An investigation of culturally encoded ideas about female power—physical, intellectual, spiritual and moral—as they play out in myth and history.  Our exploration will be far-ranging: from ancient Greece to contemporary goddess spirituality, from the warrior priestesses of the Siberian steppes to modern hunter-horsewomen in Kazakhstan, from the Virgin Mary to the seer/soldier Joan of Arc to the poet Sor Juana Ines de la Cruz to that “positively revolting hag” Mary Daly.  The Western “dark goddess” Artemis will be played off against her Eastern counterpart, Kali.  In every case, our focus will be on the interplay between the patriarchal drive to contain or control these manifestations of female self-assertion, and the liberating potential these mythical and historical figures hold for women, and men too, in contemporary society.

Prerequisites: At least one course in either Religion or Gender Studies, or permission of the instructor.

RE330C—Spiritual Autobiography                             

An exploration of the inner life as personally remembered and recorded by important religious, cultural and political leaders and writers from St. Augustine to the present.  A fascinating genre because of the glimpse it gives into the personalities of important figures, the spiritual autobiography is also a philosophical and theological exercise intent upon articulating the truth about oneself and one’s relation to the world and God.  But the writer must contend with conceptual challenges like time and memory, fact and fantasy, myth and history.  With the help of selected secondary sources, we will be asking such questions as, How trustworthy a narrator is the author?  When is retrospection reconstruction? How does gender and culture affect the definition and practice of autobiography? Are collaborations still autobiography (e.g., Black Elk Speaks)?  Can autobiography successfully be written fictionally (Jane Eyre, Go Tell It on the Mountain)?  Or, conversely, is autobiography a form of fiction?  Are slave narratives (Frederick Douglas) and captivity narratives (Mary Rowlandson) forms of spiritual autobiography?  Is spiritual autobiography just another way of doing theology?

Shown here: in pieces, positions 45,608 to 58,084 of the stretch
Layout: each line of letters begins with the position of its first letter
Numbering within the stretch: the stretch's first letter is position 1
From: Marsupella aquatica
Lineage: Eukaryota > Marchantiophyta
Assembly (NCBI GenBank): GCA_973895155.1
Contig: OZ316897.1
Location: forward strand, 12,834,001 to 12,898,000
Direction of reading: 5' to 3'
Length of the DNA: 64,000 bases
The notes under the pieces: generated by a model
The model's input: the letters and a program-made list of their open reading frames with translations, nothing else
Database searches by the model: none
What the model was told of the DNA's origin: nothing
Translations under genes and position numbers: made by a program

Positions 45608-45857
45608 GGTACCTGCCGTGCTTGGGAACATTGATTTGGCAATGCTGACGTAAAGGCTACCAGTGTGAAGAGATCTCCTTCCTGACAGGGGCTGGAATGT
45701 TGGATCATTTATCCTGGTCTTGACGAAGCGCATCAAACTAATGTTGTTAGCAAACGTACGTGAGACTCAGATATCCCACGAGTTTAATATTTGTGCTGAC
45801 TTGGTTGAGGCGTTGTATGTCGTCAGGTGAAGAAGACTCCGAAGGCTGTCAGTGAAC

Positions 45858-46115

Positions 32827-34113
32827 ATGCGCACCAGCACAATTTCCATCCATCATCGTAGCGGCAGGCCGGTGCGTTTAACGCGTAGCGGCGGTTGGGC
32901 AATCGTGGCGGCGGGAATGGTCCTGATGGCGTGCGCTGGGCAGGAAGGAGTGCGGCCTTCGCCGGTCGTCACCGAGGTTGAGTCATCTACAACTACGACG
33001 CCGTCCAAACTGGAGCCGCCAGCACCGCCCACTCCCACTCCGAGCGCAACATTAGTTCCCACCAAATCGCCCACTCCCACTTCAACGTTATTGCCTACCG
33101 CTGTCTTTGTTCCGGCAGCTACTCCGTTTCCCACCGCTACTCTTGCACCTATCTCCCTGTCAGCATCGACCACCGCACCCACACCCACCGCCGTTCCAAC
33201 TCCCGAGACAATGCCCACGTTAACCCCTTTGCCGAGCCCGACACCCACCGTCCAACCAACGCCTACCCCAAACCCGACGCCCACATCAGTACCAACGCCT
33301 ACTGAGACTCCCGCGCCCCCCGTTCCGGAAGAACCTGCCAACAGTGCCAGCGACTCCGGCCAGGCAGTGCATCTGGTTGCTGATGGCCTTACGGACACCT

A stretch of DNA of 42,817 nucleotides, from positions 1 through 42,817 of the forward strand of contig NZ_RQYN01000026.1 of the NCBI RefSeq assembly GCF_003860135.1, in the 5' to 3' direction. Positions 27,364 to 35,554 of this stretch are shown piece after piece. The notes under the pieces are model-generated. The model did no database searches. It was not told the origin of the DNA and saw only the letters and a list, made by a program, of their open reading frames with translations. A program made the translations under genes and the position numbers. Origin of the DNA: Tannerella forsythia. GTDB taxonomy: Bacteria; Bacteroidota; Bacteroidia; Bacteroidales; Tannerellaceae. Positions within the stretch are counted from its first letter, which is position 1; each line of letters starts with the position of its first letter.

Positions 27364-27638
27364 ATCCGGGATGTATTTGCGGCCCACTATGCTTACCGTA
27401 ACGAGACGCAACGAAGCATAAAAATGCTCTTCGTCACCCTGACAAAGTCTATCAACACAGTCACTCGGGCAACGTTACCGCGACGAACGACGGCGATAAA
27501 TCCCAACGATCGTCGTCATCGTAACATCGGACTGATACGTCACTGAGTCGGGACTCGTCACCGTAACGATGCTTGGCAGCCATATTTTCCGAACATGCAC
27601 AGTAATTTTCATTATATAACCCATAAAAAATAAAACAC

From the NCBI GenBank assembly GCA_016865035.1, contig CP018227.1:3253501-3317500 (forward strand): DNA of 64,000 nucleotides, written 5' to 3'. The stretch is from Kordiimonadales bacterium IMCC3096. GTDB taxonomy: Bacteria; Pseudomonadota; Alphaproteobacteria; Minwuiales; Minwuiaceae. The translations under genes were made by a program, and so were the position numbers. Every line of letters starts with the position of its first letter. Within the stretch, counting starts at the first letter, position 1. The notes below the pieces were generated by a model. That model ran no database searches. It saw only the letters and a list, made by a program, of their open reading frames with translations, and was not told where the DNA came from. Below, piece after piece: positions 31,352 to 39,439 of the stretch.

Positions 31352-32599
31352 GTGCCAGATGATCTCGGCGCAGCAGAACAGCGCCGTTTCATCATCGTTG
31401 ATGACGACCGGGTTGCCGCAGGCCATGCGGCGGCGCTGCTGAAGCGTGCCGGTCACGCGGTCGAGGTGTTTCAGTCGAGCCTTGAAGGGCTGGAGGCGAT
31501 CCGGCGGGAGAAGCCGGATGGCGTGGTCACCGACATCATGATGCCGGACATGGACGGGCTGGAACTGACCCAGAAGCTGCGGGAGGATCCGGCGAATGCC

Every student will read Augustine’s Confessions plus one other autobiography selected from the list below or by arrangement with the instructor.  The course will be conducted in seminar style, with one class per week being devoted to a close reading of Augustine and the other class to be used for a comparison of the modern texts with the issues raised by our reading of Augustine.

Two 10-page papers:  one on Augustine’s Confessions and your chosen author, and the other being an oral history of a living person’s spiritual journey.  Midterm exam and Final. 

RE 330D:001  Wealth, Poverty and Belief    

This course combines Poverty Studies and Religious Studies, and has two main parts.  First, we will consider the ways in which various religions depict and respond to the poor.  Then, we will explore the ways in
which those views and actions are involved in cycles of poverty, variously as cause, effect, or cure.  The final project will be a specific, case study of poverty and religion – historical or current, any faith tradition, any geographic location.  Studies of the possibilities for the integration of religious groups and individuals into existing or contemplated charitable, social justice, or development endeavors will be welcomed, as will more traditional historically or religiously focused studies. 

*Counts towards IA courses contributing to the cultural cluster in IA

RE 375  Senior Seminar                                                                                         

In this year's senior seminar in Religion, we will be considering social memory and identity construction.  Religious identity does not simply emerge when a group of believers comes together, but must be constructed, and that construction is accomplished by remembering and retelling the group's history.  Martyrdom, the act of dying for one's beliefs, is understood by many groups to be the defining characteristic of their history; we will be looking at how these groups came to see themselves in this way, and what that sort of self-representation accomplishes for them.